Cable Industry Upset Over Music Fee Plan

TIMES STAFF WRITER

The cable-TV industry is trying to block a leading performance rights organization from collecting music royalty fees from both cable networks and local cable operators for the same transmission.

The industry argues that the new plan by New York-based Broadcast Music Inc. would violate antitrust and copyright laws. BMI collects millions of dollars in royalty fees on behalf of songwriters, composers and publishers. It plans to extend its so-called blanket license royalty fees beyond such cable networks as the Disney Channel and Home Box Office to the local operators.

The Disney Channel and two trade groups--the National Cable Television Assn. and the Community Antenna Television Assn.--filed suit in U.S. District Court in Washington last Wednesday. Their action came two days after a similar suit was filed in Los Angeles by 17 cable systems owned primarily by Time Warner Inc.

BMI's new policy, the Washington lawsuit contends, amounts to "unlawful price fixing" because it would double BMI's revenue stream from cable television.

An official of BMI called the cable industry lawsuits "completely groundless."

"It is ironic that an industry that extracts tens of billions of dollars in local system subscriber revenue from over 50% of American homes feels it has no obligation to pay America's songwriters any portion of that revenue for the use of their property," said Edward W. Chapin, a BMI vice president.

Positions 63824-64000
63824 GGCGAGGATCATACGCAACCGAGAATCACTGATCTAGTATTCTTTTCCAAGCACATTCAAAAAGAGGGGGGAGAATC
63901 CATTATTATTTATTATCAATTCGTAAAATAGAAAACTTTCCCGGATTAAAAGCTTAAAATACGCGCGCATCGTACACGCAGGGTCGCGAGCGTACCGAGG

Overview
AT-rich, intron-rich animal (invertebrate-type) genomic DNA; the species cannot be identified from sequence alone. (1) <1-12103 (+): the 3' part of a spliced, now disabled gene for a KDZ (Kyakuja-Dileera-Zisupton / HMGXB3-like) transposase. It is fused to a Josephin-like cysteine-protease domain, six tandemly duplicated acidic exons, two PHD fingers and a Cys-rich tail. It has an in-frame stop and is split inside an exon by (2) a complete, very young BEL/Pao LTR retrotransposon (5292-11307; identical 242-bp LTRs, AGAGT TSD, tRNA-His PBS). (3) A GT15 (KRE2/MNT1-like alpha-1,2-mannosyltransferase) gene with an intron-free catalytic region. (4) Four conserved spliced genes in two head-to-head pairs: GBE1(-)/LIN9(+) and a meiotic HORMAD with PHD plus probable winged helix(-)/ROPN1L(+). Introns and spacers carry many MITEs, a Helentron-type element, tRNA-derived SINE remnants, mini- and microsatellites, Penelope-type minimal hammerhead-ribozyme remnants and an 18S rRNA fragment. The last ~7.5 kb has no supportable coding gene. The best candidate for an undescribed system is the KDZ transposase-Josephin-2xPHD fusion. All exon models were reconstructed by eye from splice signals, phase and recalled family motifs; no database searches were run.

Although neither the cable industry nor BMI could estimate how much money is at stake in the dispute, Billboard magazine says BMI annually collects about $250 million in music royalties. BMI spokesman Robbin Ahrold said over-the-air TV and radio account for about 70% of those revenues, but that cable is the fastest-growing revenue source.

The other major performance rights society, the American Society of Composers, Authors & Publishers (ASCAP), is embroiled in a similar dispute with the cable industry, according to cable officials.

In recent years--with the expanded use of music in cable TV, shopping malls, even aerobics studios--collecting performance rights has become one of the most lucrative parts of the $6.2-billion recording industry, experts say.

Since 1895, a composer's copyright has included "performance right" that entitles him to a fee when his work is performed. Organizations such as BMI and ASCAP were created to monitor establishments that play music, charging licensing fees for the use of members' music.

Because it is impossible to know exactly how often a composer's work is performed, the societies base their distributions to composers on survey data and formulas that estimate the audience, frequency of music play and other factors.

"We want to be licensed and pay a fair royalty, said Kenneth Steinthal, a New York lawyer who represents Disney, NCTA and CATA. "But they (BMI) want two bites of the same apple: BMI wants to charge two people (cable networks and cable operators) for the same transmission."

But BMI spokesman Ahrold said: "There is ample precedent for the fact that two public performances of music exists" in cable transmissions. He said requiring dual payment from the cable industry was like BMI's current practice of collecting royalties from both a radio station and a shopping mall that may rebroadcast the station's programs to browsing shoppers.

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